Monday, May 19, 2008

$11 million: Ferrari nets record price

A 1961 Ferrari California Spyder sold for $10,894,900 at an auction in Maranello, Italy, Saturday. It was the highest price ever paid for a vintage car at auction, according to RM Auctions and Sotheby's, the companies that organized the sale.

The previous record was set in 1990 when Sotheby's sold a 1962 Ferrari 250 GTO in Monaco for $10,756,000.

But that was a race car, not a convertible designed for driving on the street, pointed out McKeel Hagerty, president of Hagerty Insurance, a company that insures high-value collectible cars in Europe and North America.

Ferrari race cars have traditionally sold for much higher figures than the company's street cars, Hagerty said.

"Ferrari 250 GTO's are now selling privately for twice that," he said

Prior to the auction, RM Auctions itself had estimated the value of the 1961 California Spyder at less than half of what it ultimately sold for. The car was one of 56 ever built, according to RM.

The high price paid for this car shows strong demand for vintage Ferraris in Europe, Hagerty said. In recent months, Ferraris have been selling privately between collectors for amounts far exceeding $11 million, he said, but noted again that those have mainly been race cars.

The record-breaking black convertible had been owned by gravel-voiced tough-guy actor James Coburn. He bought the car in 1964, according to RM Auctions, shortly after completing "The Great Escape." It is not clear when Coburn sold the car. The actor died in 2002. The car was purchased by British television and radio personality Chris Evans.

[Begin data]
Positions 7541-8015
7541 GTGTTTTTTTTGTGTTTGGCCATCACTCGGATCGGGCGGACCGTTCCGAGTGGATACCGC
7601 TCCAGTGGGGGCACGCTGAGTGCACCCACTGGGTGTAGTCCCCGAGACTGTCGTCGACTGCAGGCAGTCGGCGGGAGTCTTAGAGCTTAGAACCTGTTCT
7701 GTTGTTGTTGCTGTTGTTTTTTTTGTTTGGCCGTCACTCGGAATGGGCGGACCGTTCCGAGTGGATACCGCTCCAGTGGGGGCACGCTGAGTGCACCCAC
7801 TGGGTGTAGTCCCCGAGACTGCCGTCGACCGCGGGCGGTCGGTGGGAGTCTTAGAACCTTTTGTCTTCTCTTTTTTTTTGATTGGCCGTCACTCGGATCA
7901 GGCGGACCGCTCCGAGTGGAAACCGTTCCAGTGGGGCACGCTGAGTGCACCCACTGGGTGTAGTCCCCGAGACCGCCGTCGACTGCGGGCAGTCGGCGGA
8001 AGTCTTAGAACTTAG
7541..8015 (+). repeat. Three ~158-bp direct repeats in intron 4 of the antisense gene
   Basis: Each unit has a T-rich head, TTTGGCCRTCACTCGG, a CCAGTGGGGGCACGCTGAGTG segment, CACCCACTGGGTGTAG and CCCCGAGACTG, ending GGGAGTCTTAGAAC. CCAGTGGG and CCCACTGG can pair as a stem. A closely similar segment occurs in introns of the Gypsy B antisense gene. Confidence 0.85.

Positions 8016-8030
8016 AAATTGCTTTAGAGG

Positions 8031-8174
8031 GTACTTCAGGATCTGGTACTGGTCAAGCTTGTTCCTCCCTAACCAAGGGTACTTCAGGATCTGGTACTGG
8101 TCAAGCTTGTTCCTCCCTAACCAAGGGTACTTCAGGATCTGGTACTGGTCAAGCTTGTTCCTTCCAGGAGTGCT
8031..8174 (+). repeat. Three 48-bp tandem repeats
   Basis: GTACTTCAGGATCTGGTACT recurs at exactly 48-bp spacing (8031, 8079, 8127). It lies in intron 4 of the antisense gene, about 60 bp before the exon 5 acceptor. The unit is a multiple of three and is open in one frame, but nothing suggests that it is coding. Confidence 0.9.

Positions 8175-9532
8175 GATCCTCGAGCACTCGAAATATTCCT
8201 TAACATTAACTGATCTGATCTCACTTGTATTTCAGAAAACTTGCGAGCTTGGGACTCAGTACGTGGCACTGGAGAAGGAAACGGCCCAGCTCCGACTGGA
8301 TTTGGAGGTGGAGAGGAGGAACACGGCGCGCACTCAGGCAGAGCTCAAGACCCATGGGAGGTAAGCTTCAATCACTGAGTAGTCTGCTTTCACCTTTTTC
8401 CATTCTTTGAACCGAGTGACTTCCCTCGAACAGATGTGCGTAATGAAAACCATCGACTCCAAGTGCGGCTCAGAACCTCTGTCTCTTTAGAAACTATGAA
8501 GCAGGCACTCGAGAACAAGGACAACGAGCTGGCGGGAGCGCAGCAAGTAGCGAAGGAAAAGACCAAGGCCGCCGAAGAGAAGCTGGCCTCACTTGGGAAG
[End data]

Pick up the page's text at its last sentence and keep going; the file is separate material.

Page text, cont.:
"I think it just shows that there's strong demand," Hagerty said, "because you don't get to that type of number without strong demand."

S&P won’t downgrade Fannie

There was some big news in the housing market Monday afternoon. Negotiators in the Senate Banking Committee agreed on a deal that will expand the Federal Housing Administration’s power to refinance troubled mortgages and give the companies a new, more powerful regulator. Many market players, such as BlackRock (BLK) chief Larry Fink, have held out hope that a legislative response will ease the pain of the housing bust. While this plan won’t solve the housing problem in itself, it could offer another half-step on the long road toward a solution.

“The bill addresses the root of our current economic problems - the foreclosure crisis - by creating a voluntary initiative at no estimated cost to taxpayers which will help Americans keep their homes,” Sen. Christopher Dodd said in a statement, Reuters reported. The plan is due to come to a vote before the Senate banking panel tomorrow.

Rating agency S&P also took Fannie Mae’s (FNM) debt and preferred stock ratings off watch for a possible downgrade, though it cut its risk-to-the-government rating to A-plus from double-A-minus and maintained a negative outlook on most of its ratings. “Fannie Mae is facing the most challenging housing and mortgage cycle in more than three decades, and at a time when its core earnings are weakened both from higher credit-related expenses and significant spread widening on both agency and nonagency mortgage-backed securities,” S&P wrote. “Given the highly stressed housing and mortgage markets, it is very unlikely that the outlook would return to stable before 2009.”

Sunday, May 18, 2008

Week 3 of rebates: $13.5 billion sent out

The Treasury Department said Friday it sent out more than 15 million economic stimulus payments this week, totaling more than $13.5 billion, in an effort to boost the nation's spending power.

The checks are part of the federal government's plan to reinvigorate the slowing economy by encouraging consumer spending. To date, The treasury has distributed more than 45.4 million stimulus payments, worth a total of $40.8 billion.

Treasury spokesman Andrew DeSouza said the "vast majority" of the stimulus checks will be out by mid-summer, with the remainder being distributed by the end of the year. "We're on track," he said.